Vitamin C has a lot of functions, but its principal property is innate in its antioxidant power. This supplement contains bioflavonoids to optimize the action of the Vitamin C.
I am sure at this point you all are wondering if it makes sense to change your diet by taking daily supplements. I wouldn’t call myself a diehard follower of Nutricosmetics, but after hearing all the evidence, I am sold… with a caveat: supplements should be consumed regularly, or else there is no way to really see visible results. In the scientific world, many say that there is no solid basis to demonstrate the effectiveness of these products. Just as Wired reported, the results are based on simple laboratory tests in which control groups with an adequate number of participants are not involved. Some attentive observers noticed a secondary aspect, that most of the supplements are made up of substances that are already present in our skin (for example hyaluronic acid and collagen) and that there is not sufficient studies that demonstrate how much they are able to stimulate the production of the same said substances and a cellular level. The companies, however, see it a bit differently: certain internal research demonstrates that if taken orally, the substances reach the intestines to then be absorbed into your blood in the form of peptides and amino acids, and with your blood circulation, they are delivered all over your body to reach the derma, where they perform their antioxidant and anti-inflammatory functions.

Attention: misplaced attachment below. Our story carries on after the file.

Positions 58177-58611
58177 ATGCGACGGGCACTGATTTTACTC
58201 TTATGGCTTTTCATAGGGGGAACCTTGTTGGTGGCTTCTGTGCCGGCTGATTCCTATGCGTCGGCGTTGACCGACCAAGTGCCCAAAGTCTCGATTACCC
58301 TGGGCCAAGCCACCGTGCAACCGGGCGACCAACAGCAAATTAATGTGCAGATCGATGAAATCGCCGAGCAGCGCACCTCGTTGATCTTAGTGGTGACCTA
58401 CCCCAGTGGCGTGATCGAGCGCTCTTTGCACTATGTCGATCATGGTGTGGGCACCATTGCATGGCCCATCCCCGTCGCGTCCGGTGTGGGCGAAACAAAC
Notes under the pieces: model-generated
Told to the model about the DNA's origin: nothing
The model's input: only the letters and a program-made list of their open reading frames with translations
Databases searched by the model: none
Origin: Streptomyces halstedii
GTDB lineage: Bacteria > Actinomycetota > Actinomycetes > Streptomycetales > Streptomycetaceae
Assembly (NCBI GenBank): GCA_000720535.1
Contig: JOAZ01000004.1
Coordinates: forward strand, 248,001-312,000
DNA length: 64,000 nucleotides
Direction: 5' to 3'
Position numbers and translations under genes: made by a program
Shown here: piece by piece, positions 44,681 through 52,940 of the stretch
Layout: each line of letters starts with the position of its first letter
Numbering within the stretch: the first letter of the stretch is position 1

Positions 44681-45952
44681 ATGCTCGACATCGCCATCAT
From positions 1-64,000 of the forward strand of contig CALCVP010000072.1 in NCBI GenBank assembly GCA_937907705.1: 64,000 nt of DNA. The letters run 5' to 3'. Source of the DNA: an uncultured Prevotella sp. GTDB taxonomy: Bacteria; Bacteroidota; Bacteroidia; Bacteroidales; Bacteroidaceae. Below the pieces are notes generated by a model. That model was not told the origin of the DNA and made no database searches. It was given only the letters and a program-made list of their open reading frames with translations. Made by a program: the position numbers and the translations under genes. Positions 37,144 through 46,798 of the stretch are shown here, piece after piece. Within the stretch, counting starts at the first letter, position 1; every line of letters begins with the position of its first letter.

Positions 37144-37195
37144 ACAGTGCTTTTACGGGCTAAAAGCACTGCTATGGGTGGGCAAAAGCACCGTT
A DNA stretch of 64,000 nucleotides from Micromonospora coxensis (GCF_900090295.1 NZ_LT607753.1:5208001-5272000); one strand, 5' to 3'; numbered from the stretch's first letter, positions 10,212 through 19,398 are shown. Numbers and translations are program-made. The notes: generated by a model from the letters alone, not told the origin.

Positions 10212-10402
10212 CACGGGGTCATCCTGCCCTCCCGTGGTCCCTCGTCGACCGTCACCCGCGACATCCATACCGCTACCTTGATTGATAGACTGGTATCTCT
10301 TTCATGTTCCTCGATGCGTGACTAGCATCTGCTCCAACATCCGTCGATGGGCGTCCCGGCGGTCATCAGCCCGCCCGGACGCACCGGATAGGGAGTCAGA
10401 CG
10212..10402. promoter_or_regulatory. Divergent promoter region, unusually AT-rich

When still in doubt, the first step is to start with a balanced diet; pay close attention to what you put on our plate. It is always best to choose “beauty food” that help maintain our skin’s youth. This means all foods rich in vitamins, carotenoids and flavonoids should be eaten freely – fresh fruit and vegetables, dark chocolate (in small quantities) and green tea. Green tea and other food rich in selenium, such as cereal, shield the damage caused by excessive sun exposure.
To improve the appearance of the skin, it is also important to protect the digestive system. And how should we do that? With probiotics (natural probiotics are present in whole milk yogurt, ricotta, sauerkraut, and pickles), soluble fibers, (that you would find in cereal, vegetables and legumes) insoluble fibers (dried fruit) and finally with aloe vera. Omega 3 fatty acids are also optimal for your skin (found in fish, but also in walnuts, green leafy vegetables, algae and legumes). You should limit your consumption of sugar, fats and industrial-made food, serious enemies to your skin.
Stress is also an enemy of skin, but seeing as how sometimes it is impossible to avoid it (an intense work week, an upcoming deadline, or even a breakup), the only solution is to follow a balanced diet, and if necessary using the right supplements (maybe suggested by a pharmacist or doctor). I have decided to adopt this strategy. What is your strategy? What do you do to keep your skin healthy?
Credit ph: Instagram @andreagentl, David LaChapelle, Best Health Magazine